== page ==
Shakspere's Macbeth

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Longmans, Green & Company, 1896 - 200 Seiten

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Seite 19 - Wherein you dress'd yourself? Hath it slept since? And wakes it now, to look so green and pale At what it did so freely? From this time Such I account thy love. Art thou afeard To be the same in thine own act and valour As thou art in desire? Wouldst thou have that Which thou esteem'st the ornament of life, And live a coward in thine own esteem, Letting "I dare not" wait upon "I would," Like the poor cat i
Seite 19 - Be so much more the man. Nor time nor place Did then adhere, and yet you would make both. They have made themselves, and that their fitness now Does unmake you. I have given suck, and know How tender 'tis to love the babe that milks me...
Seite 39 - But let the frame of things disjoint, both the worlds suffer, Ere we will eat our meal in fear, and sleep In the affliction of these terrible dreams, That shake us nightly...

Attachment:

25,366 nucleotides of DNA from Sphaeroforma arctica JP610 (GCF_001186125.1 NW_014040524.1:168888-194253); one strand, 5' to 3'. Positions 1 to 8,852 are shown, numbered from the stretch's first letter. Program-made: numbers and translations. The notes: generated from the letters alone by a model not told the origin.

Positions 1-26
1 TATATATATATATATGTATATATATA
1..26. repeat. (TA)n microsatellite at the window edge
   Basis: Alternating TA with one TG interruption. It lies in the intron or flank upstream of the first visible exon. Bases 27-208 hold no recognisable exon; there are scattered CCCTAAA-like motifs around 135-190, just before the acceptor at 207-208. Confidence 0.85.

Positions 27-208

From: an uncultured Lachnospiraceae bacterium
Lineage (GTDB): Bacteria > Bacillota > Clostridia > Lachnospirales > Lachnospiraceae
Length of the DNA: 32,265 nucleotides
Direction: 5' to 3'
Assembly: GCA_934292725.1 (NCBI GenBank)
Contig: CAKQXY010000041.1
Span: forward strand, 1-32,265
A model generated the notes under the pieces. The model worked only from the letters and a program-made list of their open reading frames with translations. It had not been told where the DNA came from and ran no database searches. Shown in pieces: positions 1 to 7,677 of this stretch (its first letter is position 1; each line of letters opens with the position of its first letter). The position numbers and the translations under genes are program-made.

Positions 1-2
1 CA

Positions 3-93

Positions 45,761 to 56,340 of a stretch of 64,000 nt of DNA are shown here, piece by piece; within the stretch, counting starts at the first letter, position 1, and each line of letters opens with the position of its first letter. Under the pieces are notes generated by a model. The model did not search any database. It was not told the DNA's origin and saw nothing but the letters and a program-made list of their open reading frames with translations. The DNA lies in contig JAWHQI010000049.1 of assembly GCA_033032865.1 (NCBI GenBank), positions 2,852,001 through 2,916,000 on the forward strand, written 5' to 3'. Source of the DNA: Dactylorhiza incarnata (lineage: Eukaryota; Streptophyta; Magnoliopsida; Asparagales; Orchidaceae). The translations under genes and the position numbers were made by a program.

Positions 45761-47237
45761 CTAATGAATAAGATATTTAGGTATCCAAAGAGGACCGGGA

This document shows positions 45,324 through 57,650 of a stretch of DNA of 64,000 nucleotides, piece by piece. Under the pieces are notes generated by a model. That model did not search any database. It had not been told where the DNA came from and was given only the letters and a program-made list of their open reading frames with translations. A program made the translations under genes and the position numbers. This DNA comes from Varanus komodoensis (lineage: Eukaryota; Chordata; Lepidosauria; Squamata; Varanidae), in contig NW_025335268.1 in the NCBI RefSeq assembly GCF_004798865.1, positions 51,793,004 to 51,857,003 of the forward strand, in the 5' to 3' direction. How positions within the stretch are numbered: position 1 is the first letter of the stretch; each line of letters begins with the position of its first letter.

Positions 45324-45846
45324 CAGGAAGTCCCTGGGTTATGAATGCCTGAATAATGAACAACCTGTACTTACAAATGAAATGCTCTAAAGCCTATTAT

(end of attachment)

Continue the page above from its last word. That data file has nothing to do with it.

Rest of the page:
Seite 24 - One cried, God bless us ! and, Amen, the other ; As they had seen me, with these hangman's hands, Listening their fear. I could not say, amen, When they did say, God bless us.
Seite 46 - I pray you, speak not ; he grows worse and worse ; Question enrages him : at once, good night : — > Stand not upon the order of your going, But go at once.
Seite 15 - The effect and it ! Come to my woman's breasts, And take my milk for gall, you murdering ministers, Wherever in your sightless substances You wait on nature's mischief! Come, thick night, And pall thee in the dunnest smoke of hell, That my keen knife see not the wound it makes, Nor heaven peep through the blanket of the dark, To cry ' Hold, hold !
Seite 22 - Is this a dagger which I see before me, The handle toward my hand ? Come, let me clutch thee. I have thee not, and yet I see thee still. Art thou not, fatal vision, sensible To feeling as to sight ? or art thou but A dagger of the mind, a false creation, Proceeding from the heat-oppressed brain ? I see thee yet, in form as palpable As this which now I draw.
Seite 15 - Come, you spirits That tend on mortal thoughts, unsex me here, And fill me from the crown to the toe top-full Of direst cruelty!
Seite 10 - Cannot be ill ; cannot be good : — If ill, Why hath it given me earnest of success, Commencing in a truth ? I am thane of Cawdor : If good, why do I yield to that suggestion Whose horrid image doth unfix my hair, And make my seated heart knock at my ribs, • Against the use of nature...
Seite 35 - Reigns that which would be fear'd : 'tis much he dares ; And, to that dauntless temper of his mind, He hath a wisdom that doth guide his valour To act in safety.

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